The AHA Foundation
 Second Annual Conference on Honor Violence and Forced Marriage

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On October 4th, the AHA Foundation hosted its Second Annual Conference on Honor Violence and Forced Marriage at the John Jay College of Criminal Justice in New York City.  Last year’s groundbreaking conference was the first of its kind in the United States. Building upon last year’s success, the 2012 Conference featured an impressive lineup of speakers addressing a room full of NYPD, FBI, criminal justice practitioners, domestic violence shelters and numerous other NGOs.

Opening the conference, founder of the AHA Foundation and award-winning humanitarian Ayaan Hirsi Ali spoke about the unique circumstances of women in honor-based cultures, drawing upon her own experiences growing up in Africa and the Middle East.  Ayaan gave the attendees specific tips and best practices for handling cases of honor violence and forced marriage.  She also spoke about the challenges facing service providers and law enforcement officials who encounter these issues, and the urgent need to address them in the United States.

Nazir Afzal OBE, Director of the UK’s Crown Prosecution Services, spoke about honor crimes and forced marriage in the UK, explaining to the audience that one of the main lessons to take away was the need to “park their prejudices at the door” and “believe the victim.”  Nazir discussed real life cases of honor violence and forced marriage in the UK to illustrate the unifying characteristics of these crimes.  He also discussed the recent move to criminalize forced marriage in the UK, and the political backlash that ensued.  Nazir closed his remarks by pointing out the importance of each audience member in helping to prevent these crimes and support the victims.

Our next speaker, Detective Chris Boughey, was presented with the first AHA Foundation Honour Award, for embodying the belief that women everywhere, of all cultures, merit access to education and basic human rights.  Detective Boughey has been a huge asset to the AHA Foundation in our work protecting women and girls who come to us seeking help escaping honor violence and forced marriage.  Detective Boughey was the lead investigator in the honor killing of Noor Almaleki.  Noor, a 20-year-old woman from Peoria, Arizona, was murdered by her father for being “too Western” and for refusing a forced marriage to her cousin in Iraq.  During his address to our audience, Detective Boughey reviewed specifics of the Almaleki investigation, putting the details in context with typical investigations, and discussed the aftermath of the case.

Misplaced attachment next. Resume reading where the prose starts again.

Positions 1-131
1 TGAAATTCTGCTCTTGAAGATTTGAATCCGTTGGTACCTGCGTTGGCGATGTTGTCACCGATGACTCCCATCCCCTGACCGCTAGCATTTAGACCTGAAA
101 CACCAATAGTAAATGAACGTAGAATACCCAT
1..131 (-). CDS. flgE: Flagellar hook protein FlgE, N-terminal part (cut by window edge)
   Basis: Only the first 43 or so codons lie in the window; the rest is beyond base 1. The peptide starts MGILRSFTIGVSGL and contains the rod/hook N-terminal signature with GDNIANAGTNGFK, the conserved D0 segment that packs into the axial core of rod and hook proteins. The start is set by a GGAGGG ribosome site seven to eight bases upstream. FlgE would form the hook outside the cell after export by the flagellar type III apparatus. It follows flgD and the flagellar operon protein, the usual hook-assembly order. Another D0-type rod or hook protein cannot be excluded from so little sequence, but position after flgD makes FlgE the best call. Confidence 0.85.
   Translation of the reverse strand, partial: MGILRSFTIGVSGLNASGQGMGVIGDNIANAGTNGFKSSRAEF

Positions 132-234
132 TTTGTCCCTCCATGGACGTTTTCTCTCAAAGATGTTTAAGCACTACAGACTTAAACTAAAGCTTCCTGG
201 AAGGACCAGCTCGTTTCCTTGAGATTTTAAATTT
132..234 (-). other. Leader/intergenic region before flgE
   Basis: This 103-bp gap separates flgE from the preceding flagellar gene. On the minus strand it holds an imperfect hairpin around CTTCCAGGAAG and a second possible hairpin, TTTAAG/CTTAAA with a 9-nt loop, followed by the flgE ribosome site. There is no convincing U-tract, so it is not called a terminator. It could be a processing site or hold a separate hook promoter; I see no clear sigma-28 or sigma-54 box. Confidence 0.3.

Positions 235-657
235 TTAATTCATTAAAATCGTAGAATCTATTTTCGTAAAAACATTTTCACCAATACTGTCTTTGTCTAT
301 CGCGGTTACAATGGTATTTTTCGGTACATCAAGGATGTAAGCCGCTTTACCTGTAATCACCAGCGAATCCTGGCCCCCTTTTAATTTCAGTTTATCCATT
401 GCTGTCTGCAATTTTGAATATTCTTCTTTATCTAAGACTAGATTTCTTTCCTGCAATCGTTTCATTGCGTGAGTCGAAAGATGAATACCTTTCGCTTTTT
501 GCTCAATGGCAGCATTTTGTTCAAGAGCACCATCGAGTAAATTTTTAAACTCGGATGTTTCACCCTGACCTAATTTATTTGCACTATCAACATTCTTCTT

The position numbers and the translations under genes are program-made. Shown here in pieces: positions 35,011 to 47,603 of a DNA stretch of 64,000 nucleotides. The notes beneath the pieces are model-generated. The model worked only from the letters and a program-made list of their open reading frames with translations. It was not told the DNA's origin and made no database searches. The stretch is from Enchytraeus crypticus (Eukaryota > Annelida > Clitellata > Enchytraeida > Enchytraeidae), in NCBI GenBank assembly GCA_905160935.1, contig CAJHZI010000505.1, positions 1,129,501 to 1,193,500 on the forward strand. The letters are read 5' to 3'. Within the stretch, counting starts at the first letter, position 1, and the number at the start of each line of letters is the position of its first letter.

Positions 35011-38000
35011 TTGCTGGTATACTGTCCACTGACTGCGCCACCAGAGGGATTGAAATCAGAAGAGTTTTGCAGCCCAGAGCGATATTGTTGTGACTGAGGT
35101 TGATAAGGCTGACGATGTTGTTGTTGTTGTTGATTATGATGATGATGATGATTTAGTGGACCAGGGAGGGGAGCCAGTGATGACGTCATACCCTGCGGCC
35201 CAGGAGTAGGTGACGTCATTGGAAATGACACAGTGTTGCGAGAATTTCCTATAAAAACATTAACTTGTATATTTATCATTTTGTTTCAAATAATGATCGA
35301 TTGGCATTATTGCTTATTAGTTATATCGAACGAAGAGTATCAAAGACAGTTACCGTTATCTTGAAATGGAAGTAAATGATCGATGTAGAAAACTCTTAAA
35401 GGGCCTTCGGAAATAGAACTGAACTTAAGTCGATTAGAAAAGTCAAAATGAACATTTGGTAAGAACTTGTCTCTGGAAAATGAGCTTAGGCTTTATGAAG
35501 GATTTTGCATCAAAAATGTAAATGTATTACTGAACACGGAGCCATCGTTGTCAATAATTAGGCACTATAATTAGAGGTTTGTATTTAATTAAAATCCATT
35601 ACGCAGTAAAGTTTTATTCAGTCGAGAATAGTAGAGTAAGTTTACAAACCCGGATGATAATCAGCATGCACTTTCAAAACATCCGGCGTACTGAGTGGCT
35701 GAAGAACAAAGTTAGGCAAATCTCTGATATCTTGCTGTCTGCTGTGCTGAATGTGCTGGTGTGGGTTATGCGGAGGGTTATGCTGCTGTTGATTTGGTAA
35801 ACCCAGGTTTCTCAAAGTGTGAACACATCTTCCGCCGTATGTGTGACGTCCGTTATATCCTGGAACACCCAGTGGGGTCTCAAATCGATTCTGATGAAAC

Heather Heiman, Senior Policy Attorney for the Tahirih Justice Center, spoke about Taharih‘s forced marriage initiative, including the direct services they provide to victims and a national survey they conducted which found as many as 3,000 cases of forced marriage in the U.S. in the two years preceding the survey.  Heather discussed with the audience what she has learned through her own work with victims of forced marriage and the nuances that are sometimes present in these particular cases.  In addition, she pointed out legal remedies that she has used when handling difficult cases, such as the case of a minor who was being forced to marry.

Our final speaker was Professor Ric Curtis who is heading up the AHA Foundation’s research projects on honor killings in the U.S. and forced marriage and FGM in New York City.  Professor Curtis showed a short video of interview clips done with CUNY students discussing the forced marriages they have personally encountered in their lives and the attitudes their communities have towards marriage.

To close the conference, our speakers were joined by Archana Pyati, Deputy Director of the Immigration Intervention Project at Sanctuary for Families, in a panel discussion led by Professor Curtis.  This session reviewed what the panel members believed was the most important take away from the day, their feelings on the biggest obstacles faced by those working to help victims, and questions about what happens to victims after they have been brought into the system.

The AHA Foundation is profoundly grateful to all the speakers whose expertise made this conference such a success.  We know that, thanks to the information provided to our audience, this will be a day that saves lives.

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